Campaign 2020: 1-On-1 With Miami-Dade Mayoral Candidate Xavier Suarez
MIAMI (CBSMiami) – Florida's Primary Election is August 18. There are quite a few high profile races including the race for Miami Dade County Mayor.
CBS4's Jim DeFede spoke to the four major candidates and those interviews aired on Facing South Florida.
Here is part of Jim's interview with Xavier Suarez, a member of one of South Florida's political dynasties as father of Miami Mayor Francis Suarez and a former Miami mayor himself.
In his interview with Jim, Suarez talked about the county's pandemic response and how he would take on the challenge of rebounding the local economy.
Suarez: I think there was a little bit of a lack of the kinds of measures that I would have put in place for restaurants, hotels, and other shops and other retail facilities. And you know, shopping centers, grocery stores, etc, to make sure that every single person that walks in, doesn't have a temperature, and that every employee doesn't have the virus. Protective equipment is great, but you've got to make sure that you're not having people to people contact with folks that already have the virus, and we didn't do a good job enough on that. But, but yes, we reopened at the right time.
DeFede: How difficult is it to campaign under this environment? And what are the issues that that that you're trying to get across? Obviously, everyone is preoccupied with the pandemic, but what are the issues that you're hoping we'll break through for you?
Suarez: Everything is different. My first big problem was that all these interviews or Zoom conferences, or Skype, and I've had every technical difficulty imaginable, plus you know, not being able to meet up with people and not being able to be with your opponents in one forum where people can see you is a problem. Because, you know, it just isn't the same. The other issue is how many folks are actually going to show up at the polls, as opposed to using absentee ballots. And if we rely totally, as it seems like we're heading in that direction, and voting by mail, that is a little bit of a skewed electorate. And we're having to deal with that. I mean, we all have internal strategies and statisticians and experts, so-called experts helping us. It's not traditional politics, there's not a lot of face to face, I in some of my books, I've written about face to face democracy, you know, kind of direct democracy and, you know, this is kind of far away from it. It's very electronic, a little bit detached, confusing, and I think frankly, the voters are more looking at November than August and that's a scary proposition if people don't participate in August. We're not going to get a fair sample of folks in in this county.
DeFede: Well, again, what's the major issue for you that you were trying to communicate with voters?
Suarez: Before the coronavirus, it was clearly transportation and it still kind of is and we have an opportunity now, we have an asset that came out of a liability. We've lost so many. so much in revenues from the coronavirus and we've slowed down or we've reduced rather the number of folks that are expected to use automobiles in the future probably by 20% from people staying and working out of their homes. And then if we do free public transit, which I have proposed, I think that's another 20%. So we're going to have 60% of the traffic we used to have. And that bodes well for us. It's going to cost a little bit of money, the lost revenues from free public transit, which I have proposed, somewhere between 40 and 100 million dollars.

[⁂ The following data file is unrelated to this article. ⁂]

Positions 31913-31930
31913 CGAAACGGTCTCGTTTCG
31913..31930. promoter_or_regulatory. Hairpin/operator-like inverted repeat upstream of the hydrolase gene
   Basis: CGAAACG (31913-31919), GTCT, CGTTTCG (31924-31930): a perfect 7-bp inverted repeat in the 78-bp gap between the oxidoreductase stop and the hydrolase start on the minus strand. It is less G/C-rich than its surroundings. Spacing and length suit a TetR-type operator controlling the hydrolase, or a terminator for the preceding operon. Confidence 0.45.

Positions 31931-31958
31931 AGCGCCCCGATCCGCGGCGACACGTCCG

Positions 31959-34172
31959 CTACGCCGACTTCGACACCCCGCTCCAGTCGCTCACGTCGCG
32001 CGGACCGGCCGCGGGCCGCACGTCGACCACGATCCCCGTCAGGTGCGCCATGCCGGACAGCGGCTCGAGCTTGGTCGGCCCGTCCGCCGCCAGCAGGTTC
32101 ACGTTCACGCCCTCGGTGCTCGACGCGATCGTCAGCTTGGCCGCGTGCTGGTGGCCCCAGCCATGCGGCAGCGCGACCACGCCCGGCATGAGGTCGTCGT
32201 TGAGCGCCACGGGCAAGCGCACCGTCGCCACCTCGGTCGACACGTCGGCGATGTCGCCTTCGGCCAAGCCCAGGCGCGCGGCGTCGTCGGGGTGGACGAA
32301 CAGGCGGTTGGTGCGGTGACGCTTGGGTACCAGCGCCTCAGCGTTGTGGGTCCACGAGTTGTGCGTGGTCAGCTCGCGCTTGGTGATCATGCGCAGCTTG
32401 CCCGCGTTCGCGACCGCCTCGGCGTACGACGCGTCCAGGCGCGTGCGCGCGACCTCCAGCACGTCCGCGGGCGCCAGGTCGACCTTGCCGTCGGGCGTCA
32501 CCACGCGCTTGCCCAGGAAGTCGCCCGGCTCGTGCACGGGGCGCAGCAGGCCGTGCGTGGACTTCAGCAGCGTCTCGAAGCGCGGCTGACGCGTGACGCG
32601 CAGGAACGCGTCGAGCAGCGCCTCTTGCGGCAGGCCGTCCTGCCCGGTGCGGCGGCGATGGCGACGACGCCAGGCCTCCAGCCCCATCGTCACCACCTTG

DeFede: The next mayor of Miami Dade County is likely to face some severe economic realities, you know, loss of sales tax revenue, and county budget is going to take a major hit. You know, if you're talking about providing more free transportation, providing more affordable housing, you know, I think the reality is, is that you're probably going to have to, or whoever the next mayor is, is going to have to do some serious cutting to the county to make up for all of the lost revenue because of these businesses being shut down. And many of them going out of business. How do you address that?
Suarez: And I proposed that serious cutting back to 2011 when I was elected and Chairman Martinez asked me to do a taskforce report. I thought I was going to get a lot of help. I ended up doing it pretty much by myself. And I proposed at the time savings for $400 million, which was 10% of the entire operating budget of the county. Now it would be it would be more like 8%. But there are serious cuts that have to be made. I mean, we've been asked to approve $88 million in furniture, new furniture. $100 million in new automobiles. We have 7,000 automobiles. We haven't reduced the fleet of automobiles.We have 4,000 people making over $100,000 in the county. One department, the IT department, that hasn't fared too well in all of this by the way because these Zoom meetings haven't worked out real well. has, you know, $211 million budget for a department that didn't used to exist 30 or 40 years ago. We have a lot of fat in the county and I'll be cutting a lot of it.
All of Jim's interviews are available at CBSMIAMI.COM/2020
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